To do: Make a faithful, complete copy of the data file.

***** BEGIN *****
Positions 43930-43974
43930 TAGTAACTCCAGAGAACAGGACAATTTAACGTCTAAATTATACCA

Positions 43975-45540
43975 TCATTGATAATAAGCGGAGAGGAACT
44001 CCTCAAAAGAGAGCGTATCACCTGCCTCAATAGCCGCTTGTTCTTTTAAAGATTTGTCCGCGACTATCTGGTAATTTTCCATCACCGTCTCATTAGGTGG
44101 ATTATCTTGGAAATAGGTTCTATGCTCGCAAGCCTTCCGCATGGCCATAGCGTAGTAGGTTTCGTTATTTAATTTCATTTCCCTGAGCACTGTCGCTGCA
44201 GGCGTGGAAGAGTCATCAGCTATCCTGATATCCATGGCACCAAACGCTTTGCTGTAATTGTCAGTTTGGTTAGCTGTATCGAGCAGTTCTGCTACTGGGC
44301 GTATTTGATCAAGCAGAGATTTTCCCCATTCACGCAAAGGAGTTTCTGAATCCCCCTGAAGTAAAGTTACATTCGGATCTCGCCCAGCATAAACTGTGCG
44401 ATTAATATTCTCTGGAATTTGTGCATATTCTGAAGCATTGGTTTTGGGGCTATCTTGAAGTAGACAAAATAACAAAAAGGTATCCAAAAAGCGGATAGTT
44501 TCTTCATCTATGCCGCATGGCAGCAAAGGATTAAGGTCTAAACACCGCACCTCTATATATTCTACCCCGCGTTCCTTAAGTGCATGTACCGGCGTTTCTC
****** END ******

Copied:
Positions 43930-43974
43930 TAGTAACTCCAGAGAACAGGACAATTTAACGTCTAAATTATACCA

Positions 43975-45540
43975 TCATTGATAATAAGCGGAGAGGAACT
44001 CCTCAAAAGAGAGCGTATCACCTGCCTCAATAGCCGCTTGTTCTTTTAAAGATTTGTCCGCGACTATCTGGTAATTTTCCATCACCGTCTCATTAGGTGG
44101 ATTATCTTGGAAATAGGTTCTATGCTCGCAAGCCTTCCGCATGGCCATAGCGTAGTAGGTTTCGTTATTTAATTTCATTTCCCTGAGCACTGTCGCTGCA
44201 GGCGTGGAAGAGTCATCAGCTATCCTGATATCCATGGCACCAAACGCTTTGCTGTAATTGTCAGTTTGGTTAGCTGTATCGAGCAGTTCTGCTACTGGGC
44301 GTATTTGATCAAGCAGAGATTTTCCCCATTCACGCAAAGGAGTTTCTGAATCCCCCTGAAGTAAAGTTACATTCGGATCTCGCCCAGCATAAACTGTGCG
44401 ATTAATATTCTCTGGAATTTGTGCATATTCTGAAGCATTGGTTTTGGGGCTATCTTGAAGTAGACAAAATAACAAAAAGGTATCCAAAAAGCGGATAGTT
44501 TCTTCATCTATGCCGCATGGCAGCAAAGGATTAAGGTCTAAACACCGCACCTCTATATATTCTACCCCGCGTTCCTTAAGTGCATGTACCGGCGTTTCTC